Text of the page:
This graph is really cluttered, with lots of characters (nodes). Nodes such as “operator’s voice”, “first voice” are basically noise, as these have incorrectly been classified as characters while parsing the script. Besides these, the graph also has characters such as “nixon”, “barker” and “mitchell”, which are either pendant vertices, isolated, or connected to very few nodes. Though these characters are important for the plot, the movie is not really about these people, and they appear in very few scenes. To extract the main characters, we must ignore the noise and eliminate the nodes extraneous to the central theme of the movie.
Here are the main characters as per the mean cutoff when we use the betweenness centrality for C(v):
This is remarkably accurate. The entire movie basically tells the story of Bernstein and Woodward — two reporters of the Washington Post. These are the most central nodes. Even in the pruned graph, these two nodes are connected to all the others. Ben Bradlee is their boss, and Howard Simons oversees there investigative work at the Post. Indeed, the movie is centered around the work of these characters. Hugh Sloan was an important witness, whose testimony was vital towards the end. It is worth noting the presence of the node “middle-aged man”. This may seem to be noise that has crept in, but a glance through the script (here) explains this anomaly. On four different occasions, “middle-aged man” referred to the person Woodward and Bernstein were interviewing. While we understand that these are four different people, the simple parser I used to scan the script is fooled into treating the “middle-aged man” as one character who has strongly interacted, on multiple occasions, with the most central characters in the film. This inflates its centrality.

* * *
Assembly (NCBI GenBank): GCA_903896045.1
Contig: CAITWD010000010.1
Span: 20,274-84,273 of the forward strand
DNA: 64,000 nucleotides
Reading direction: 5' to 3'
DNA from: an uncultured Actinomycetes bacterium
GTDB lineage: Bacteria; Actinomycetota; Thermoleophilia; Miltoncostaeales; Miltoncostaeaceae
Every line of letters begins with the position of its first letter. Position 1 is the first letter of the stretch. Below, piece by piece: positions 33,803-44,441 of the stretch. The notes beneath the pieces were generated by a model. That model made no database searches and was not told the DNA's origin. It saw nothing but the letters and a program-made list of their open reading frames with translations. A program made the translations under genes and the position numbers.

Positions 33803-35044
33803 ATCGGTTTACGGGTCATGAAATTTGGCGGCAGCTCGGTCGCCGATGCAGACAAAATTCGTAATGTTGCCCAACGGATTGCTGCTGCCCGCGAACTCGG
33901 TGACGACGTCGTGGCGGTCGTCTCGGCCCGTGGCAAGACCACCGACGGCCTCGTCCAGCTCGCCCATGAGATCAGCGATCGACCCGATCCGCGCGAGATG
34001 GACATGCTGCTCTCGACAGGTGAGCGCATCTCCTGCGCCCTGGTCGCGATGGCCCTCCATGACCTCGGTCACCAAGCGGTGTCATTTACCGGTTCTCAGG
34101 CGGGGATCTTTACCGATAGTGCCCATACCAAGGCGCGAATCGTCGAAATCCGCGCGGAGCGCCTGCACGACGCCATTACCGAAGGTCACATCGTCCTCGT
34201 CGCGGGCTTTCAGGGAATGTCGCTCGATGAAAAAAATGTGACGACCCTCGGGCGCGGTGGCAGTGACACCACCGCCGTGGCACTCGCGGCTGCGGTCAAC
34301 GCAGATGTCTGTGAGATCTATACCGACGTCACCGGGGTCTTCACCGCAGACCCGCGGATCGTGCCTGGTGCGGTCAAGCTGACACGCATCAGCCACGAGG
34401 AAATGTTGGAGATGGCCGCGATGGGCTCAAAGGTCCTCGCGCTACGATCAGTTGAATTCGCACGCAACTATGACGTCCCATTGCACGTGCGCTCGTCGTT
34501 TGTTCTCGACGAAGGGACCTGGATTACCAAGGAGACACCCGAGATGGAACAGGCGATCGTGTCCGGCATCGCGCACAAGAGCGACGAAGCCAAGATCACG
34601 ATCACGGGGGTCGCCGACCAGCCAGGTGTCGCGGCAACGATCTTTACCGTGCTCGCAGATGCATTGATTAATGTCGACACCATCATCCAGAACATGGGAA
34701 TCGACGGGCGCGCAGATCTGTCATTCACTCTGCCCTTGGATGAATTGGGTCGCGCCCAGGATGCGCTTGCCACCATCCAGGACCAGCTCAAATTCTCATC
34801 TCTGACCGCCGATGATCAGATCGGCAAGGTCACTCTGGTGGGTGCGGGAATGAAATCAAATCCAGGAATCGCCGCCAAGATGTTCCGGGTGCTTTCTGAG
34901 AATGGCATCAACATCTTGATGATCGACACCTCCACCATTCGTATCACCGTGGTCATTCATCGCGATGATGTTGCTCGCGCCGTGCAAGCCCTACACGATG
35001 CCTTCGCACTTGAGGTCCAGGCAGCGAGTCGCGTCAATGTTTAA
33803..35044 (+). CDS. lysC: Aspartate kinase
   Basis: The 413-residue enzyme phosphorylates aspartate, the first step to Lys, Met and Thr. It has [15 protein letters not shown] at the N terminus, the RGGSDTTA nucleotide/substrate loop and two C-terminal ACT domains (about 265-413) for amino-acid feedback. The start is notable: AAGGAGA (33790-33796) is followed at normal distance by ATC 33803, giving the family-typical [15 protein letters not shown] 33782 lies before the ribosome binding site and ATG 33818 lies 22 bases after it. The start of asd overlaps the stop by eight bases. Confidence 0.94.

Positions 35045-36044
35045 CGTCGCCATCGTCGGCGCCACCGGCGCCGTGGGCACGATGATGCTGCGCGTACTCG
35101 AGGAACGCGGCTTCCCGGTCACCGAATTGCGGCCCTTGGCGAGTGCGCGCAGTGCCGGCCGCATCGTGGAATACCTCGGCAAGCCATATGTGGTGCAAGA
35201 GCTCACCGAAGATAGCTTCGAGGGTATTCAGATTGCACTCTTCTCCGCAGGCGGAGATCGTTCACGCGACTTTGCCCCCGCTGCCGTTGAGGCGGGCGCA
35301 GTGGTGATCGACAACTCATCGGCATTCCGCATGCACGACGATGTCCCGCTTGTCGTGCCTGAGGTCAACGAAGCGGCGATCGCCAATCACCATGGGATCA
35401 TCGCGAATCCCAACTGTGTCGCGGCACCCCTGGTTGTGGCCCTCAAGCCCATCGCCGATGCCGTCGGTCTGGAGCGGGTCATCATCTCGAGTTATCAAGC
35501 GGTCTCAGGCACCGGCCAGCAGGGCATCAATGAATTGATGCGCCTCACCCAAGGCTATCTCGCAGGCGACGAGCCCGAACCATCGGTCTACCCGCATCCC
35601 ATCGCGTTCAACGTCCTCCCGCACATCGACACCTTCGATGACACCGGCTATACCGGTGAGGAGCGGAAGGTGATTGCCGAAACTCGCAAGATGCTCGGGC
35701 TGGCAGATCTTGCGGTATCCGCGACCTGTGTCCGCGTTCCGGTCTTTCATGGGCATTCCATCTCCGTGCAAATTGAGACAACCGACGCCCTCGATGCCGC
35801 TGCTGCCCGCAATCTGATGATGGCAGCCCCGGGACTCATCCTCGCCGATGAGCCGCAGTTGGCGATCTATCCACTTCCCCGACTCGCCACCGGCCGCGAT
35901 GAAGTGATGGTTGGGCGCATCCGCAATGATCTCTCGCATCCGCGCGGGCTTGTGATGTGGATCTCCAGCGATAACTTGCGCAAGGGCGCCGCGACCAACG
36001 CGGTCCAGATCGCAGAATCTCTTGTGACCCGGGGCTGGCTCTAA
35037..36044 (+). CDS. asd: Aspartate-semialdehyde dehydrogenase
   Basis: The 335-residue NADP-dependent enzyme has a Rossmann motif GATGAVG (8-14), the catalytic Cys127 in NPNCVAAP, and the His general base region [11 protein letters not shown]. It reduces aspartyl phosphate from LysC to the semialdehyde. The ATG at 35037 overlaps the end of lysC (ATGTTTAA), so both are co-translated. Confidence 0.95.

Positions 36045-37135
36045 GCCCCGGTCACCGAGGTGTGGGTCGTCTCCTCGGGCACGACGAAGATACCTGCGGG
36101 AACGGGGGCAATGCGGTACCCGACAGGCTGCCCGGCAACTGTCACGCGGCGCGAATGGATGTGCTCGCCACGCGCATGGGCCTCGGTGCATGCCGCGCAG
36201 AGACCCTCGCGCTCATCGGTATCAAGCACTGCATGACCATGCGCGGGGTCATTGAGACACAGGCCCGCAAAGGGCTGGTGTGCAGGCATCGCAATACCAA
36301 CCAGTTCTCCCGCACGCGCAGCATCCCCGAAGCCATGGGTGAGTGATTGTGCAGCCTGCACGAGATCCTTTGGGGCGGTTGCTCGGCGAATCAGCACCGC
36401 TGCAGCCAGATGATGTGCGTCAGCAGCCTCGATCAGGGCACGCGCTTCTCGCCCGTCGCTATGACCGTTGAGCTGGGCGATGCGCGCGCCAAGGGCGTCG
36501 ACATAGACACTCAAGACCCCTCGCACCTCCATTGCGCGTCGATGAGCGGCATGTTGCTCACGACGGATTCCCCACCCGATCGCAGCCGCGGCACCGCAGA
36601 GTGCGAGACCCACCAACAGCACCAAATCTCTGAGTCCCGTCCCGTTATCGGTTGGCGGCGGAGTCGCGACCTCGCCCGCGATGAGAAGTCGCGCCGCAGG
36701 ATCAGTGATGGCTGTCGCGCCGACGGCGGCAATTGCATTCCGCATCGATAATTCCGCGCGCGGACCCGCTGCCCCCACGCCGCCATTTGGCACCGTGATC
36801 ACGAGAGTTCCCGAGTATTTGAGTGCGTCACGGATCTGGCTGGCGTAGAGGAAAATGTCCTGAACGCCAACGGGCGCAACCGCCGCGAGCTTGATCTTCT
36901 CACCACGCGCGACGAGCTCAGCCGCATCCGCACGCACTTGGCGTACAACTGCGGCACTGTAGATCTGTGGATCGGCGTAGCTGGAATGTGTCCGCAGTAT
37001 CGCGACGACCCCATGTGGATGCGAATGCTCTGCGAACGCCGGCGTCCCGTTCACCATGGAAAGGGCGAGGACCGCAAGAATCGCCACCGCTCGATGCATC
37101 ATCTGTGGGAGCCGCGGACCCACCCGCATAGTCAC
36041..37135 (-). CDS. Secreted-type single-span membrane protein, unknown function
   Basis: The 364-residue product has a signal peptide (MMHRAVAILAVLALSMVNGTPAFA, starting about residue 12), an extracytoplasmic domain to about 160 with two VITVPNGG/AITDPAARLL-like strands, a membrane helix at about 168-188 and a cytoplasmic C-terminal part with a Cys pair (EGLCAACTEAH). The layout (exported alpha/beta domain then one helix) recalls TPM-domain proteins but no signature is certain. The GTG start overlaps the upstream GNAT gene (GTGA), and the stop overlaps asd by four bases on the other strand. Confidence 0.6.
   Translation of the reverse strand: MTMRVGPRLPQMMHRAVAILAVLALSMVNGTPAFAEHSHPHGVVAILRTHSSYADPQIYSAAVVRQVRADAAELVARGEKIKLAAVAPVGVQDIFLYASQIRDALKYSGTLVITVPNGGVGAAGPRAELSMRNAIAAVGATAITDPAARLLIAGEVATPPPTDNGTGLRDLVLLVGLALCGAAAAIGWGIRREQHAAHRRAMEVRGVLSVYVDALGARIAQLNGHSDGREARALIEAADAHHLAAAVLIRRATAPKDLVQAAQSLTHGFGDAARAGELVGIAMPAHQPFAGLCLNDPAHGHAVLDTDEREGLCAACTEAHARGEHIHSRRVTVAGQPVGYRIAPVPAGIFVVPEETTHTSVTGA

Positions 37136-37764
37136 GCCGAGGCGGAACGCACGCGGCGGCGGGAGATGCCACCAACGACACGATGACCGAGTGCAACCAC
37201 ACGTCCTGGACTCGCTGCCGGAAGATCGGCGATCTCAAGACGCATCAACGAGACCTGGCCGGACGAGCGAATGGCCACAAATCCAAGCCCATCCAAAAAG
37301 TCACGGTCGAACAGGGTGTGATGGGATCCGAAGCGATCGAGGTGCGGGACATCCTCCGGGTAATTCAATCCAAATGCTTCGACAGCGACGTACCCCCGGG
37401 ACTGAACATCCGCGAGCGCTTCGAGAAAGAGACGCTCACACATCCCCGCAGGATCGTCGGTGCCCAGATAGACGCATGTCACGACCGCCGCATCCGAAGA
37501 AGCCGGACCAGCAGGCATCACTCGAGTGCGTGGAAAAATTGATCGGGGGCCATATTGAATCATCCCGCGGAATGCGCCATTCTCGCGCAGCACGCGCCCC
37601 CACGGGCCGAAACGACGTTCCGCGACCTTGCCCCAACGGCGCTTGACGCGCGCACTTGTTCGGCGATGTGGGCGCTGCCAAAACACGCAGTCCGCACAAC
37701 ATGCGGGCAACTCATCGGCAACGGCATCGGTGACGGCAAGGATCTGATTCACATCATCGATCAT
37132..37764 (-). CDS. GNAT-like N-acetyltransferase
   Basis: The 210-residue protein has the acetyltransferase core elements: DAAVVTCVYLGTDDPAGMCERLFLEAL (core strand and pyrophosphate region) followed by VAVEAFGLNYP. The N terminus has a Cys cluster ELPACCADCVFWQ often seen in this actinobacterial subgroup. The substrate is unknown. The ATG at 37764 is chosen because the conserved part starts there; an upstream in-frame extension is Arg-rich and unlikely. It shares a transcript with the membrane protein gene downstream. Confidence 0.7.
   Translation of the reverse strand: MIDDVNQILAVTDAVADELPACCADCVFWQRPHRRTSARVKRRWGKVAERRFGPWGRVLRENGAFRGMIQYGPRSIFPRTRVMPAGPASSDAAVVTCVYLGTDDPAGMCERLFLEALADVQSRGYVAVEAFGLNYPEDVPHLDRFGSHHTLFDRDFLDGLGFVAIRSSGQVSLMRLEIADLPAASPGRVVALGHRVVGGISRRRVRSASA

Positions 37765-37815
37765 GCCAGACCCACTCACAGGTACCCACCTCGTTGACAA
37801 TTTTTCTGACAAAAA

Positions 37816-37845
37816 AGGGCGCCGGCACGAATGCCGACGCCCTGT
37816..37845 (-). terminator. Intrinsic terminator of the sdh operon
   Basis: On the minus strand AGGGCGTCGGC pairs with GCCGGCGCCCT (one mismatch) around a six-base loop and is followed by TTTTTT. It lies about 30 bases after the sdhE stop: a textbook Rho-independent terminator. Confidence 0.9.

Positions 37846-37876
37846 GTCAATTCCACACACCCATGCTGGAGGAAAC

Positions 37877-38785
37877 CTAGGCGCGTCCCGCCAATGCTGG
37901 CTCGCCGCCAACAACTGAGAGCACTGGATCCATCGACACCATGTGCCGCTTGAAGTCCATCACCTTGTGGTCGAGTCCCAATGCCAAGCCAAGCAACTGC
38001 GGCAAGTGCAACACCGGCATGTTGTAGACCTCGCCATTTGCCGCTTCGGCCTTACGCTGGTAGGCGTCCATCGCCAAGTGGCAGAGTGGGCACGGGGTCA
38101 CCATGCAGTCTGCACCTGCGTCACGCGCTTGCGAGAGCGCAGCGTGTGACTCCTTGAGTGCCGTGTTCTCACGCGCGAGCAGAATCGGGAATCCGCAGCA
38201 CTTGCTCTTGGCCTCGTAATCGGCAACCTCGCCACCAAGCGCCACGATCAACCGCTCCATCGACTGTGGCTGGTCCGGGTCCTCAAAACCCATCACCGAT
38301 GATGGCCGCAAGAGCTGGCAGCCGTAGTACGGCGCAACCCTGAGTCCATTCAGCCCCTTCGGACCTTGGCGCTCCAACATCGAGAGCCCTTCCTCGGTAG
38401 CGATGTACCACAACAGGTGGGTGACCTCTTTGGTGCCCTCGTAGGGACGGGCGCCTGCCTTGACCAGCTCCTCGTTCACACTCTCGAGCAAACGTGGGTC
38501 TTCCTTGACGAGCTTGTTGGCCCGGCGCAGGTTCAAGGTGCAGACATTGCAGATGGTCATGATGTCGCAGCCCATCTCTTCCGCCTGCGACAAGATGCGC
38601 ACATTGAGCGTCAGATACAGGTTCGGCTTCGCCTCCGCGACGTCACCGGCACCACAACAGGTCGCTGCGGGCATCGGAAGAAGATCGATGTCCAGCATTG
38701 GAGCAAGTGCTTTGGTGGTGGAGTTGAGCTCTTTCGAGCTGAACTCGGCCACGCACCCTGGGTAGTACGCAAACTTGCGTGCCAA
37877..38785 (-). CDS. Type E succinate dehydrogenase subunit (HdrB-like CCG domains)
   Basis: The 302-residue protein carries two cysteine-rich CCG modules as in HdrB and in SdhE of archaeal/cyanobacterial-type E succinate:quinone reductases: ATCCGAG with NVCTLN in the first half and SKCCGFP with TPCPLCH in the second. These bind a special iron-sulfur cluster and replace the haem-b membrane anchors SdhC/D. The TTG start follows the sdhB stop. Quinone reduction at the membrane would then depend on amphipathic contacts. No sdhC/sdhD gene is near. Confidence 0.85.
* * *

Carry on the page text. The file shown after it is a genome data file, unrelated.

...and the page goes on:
I should mention here that though this procedure almost always ensures that the pruned graph will have important characters, it may also leave out some characters. For example, the second graph here excludes the node for Rosenfeld, a colleague of the reporters at the Post. Also, there are characters, who play a very important role in the plot, but do not interact with many. Here, Deep Throat (yup, that really is his name) is a pendant vertex, interacting only with Woodward, but is vital to the story. Capturing such relations between the character and the plot is extremely difficult and involves modeling the exact manner in which characters participate in the progression of the plot.
Alternatives to betweenness centrality fail to be as effective. Here’s what happens with degree and harmonic centrality:
Clearly, these hardly prune away anything from the graph. Degree centrality only removes the isolated vertices and the harmonic centrality preserves all the 3-cliques.
The centrality-time graph
A more interesting plot we could generate is the trace of a character’s centrality as the movie progresses. This shows how active the character is at any point in time in the movie. Consider the variations in the betweenness centrality of three characters in the movie: